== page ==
mHealth: Mobile phones in HIV prevention in Uganda
Independent thesis Basic level (degree of Bachelor), 10 credits / 15 HE creditsStudent thesis
mHealth – Mobile phones in HIV prevention in Uganda
by Axel Salomonsson
The use of ”new” interactive media like the Internet and cell phones in health education is not an entirely new phenomenon and studies shows promising results from such information campaigns in developed countries. In the area of HIV/AIDS prevention, however, no scientific studies have been made on the effects of mobile phone-based information campaigns in developing countries. This study can therefore be seen as a pilot study in this area.
As mobile phone ownership has multiplied in Africa over the last decade, it has become one of the most reliable mediums for mass communication about health issues. This is a case study of one HIV/AIDS prevention campaign from 2009, where two NGO’s used a multiple choice SMS quiz to ask questions about HIV/AIDS to ten thousand mobile phone owners in the Arua region in North-Western Uganda. The targeted population could send their answers back and win prizes. They were also encouraged to seek out HIV counseling and testing services at a local clinic.
By using a qualitative method consisting of a literature study combined with semi-structured interviews with the people who organized the intervention, as well as with respondents to the SMS quiz , the effectiveness and future potential of using mobile phones in HIV prevention in the East African setting are examined. Additional qualitative interviews with a number of experts from the Ugandan telecom sector, the Ugandan Ministry of Health, and an HIV/AIDS researcher from Makerere University in Kampala was also conducted in order to get a better understanding of the context in which this HIV prevention intervention was implemented.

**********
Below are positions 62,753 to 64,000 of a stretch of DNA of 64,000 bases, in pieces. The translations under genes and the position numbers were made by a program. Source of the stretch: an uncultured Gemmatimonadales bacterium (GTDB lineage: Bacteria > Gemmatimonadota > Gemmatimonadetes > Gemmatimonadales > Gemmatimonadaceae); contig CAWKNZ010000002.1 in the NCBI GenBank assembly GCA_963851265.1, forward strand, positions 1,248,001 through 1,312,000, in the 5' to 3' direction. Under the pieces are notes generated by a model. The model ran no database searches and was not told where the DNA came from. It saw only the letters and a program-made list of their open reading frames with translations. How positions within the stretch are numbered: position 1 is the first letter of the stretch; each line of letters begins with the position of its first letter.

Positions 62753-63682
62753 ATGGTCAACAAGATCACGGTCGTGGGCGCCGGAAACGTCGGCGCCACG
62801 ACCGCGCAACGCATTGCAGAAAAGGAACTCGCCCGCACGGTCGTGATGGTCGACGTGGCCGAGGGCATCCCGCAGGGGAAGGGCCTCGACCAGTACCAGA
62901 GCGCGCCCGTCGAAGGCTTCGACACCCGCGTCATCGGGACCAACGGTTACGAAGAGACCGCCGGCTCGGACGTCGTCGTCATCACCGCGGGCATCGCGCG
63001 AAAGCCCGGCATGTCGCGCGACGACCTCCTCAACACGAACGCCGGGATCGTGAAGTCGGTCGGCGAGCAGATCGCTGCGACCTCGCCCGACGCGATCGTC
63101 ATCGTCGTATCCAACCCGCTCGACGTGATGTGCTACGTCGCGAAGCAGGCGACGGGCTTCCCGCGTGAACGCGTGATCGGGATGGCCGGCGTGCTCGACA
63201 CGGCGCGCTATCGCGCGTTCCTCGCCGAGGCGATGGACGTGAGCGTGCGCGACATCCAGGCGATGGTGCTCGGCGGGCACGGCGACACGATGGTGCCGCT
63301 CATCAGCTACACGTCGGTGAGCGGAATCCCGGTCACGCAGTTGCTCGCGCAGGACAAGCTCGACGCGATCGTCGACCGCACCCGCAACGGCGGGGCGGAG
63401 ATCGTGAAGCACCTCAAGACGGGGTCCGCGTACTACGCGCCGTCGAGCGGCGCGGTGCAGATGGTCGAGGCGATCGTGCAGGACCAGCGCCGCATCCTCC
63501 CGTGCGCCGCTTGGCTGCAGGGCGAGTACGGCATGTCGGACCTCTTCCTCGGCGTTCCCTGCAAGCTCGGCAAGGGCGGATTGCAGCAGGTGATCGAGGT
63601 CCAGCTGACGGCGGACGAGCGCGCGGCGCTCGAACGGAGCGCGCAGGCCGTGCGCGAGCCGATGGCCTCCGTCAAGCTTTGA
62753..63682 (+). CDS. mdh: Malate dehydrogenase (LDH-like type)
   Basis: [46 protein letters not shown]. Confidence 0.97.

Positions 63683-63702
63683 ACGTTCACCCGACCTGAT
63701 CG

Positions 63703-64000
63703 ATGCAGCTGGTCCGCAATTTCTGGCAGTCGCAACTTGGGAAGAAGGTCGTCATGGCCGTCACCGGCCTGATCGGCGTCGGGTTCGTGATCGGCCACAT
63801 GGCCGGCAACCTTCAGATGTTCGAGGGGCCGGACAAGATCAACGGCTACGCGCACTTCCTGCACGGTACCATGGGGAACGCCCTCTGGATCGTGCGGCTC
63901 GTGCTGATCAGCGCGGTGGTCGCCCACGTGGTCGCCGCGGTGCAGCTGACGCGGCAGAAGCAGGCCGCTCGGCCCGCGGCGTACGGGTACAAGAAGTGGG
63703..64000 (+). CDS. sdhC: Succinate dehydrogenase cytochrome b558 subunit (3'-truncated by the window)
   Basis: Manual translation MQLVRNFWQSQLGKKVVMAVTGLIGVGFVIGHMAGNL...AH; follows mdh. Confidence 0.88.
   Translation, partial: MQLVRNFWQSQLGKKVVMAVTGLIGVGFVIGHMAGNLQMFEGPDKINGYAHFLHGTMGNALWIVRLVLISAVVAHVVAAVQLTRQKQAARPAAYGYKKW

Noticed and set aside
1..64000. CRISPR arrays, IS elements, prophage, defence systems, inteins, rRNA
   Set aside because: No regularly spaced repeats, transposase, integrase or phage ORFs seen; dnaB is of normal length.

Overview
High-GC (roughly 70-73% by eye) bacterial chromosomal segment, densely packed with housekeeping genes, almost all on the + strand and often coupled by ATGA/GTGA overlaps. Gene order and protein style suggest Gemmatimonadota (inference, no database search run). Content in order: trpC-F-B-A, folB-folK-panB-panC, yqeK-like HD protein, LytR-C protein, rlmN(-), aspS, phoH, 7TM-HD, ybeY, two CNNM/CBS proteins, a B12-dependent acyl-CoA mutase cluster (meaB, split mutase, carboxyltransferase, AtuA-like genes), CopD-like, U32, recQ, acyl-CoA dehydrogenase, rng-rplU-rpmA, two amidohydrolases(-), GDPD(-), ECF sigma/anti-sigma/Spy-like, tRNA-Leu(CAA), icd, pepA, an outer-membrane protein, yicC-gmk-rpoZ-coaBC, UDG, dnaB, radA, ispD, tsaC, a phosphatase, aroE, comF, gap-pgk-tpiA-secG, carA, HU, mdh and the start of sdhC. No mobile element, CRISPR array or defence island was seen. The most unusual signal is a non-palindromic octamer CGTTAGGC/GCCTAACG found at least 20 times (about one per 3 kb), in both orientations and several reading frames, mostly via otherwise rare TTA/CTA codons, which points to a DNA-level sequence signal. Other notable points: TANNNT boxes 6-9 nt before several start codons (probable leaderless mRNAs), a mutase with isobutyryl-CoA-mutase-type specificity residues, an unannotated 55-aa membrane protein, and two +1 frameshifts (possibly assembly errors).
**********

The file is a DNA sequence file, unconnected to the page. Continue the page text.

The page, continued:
The results show that mobile phones are a feasible medium in HIV prevention, and that it offers an additional channel for information dissemination. By allowing two-way communication, the audience is empowered to participate in the exchange of information, which seems to have a positive effect on attitude and behavior change. Further, by receiving answers via SMS from the targeted population, the mobile can at the same time be used as a monitoring and evaluation tool for measuring knowledge levels on different topics. This information can then help to tailor HIV prevention messages in future campaigns.
 See Bull, S: Internet and other computer technology-based interventions for STD/HIV prevention, in Communication Perspectives on HIV/AIDS for the 21st Century. Edgar et al. 2008.
Place, publisher, year, edition, pages
2010. , 48 p.
Health communication, HIV prevention, mHealth
Hälsokommunikation, HIV prevention
Media and Communications
IdentifiersURN: urn:nbn:se:oru:diva-15581ISRN: ORU-HUS/MKV-SÖ-2011/0009--SEOAI: oai:DiVA.org:oru-15581DiVA: diva2:416978
Subject / course
Medie- och kommunikationsvetenskap
2010-06-03, Örebro Universitet, Örebro, 15:01 (Swedish)
Nohrstedt, Stig Arne, Professor
Camauer, Leonor, Ph.D., Associate professor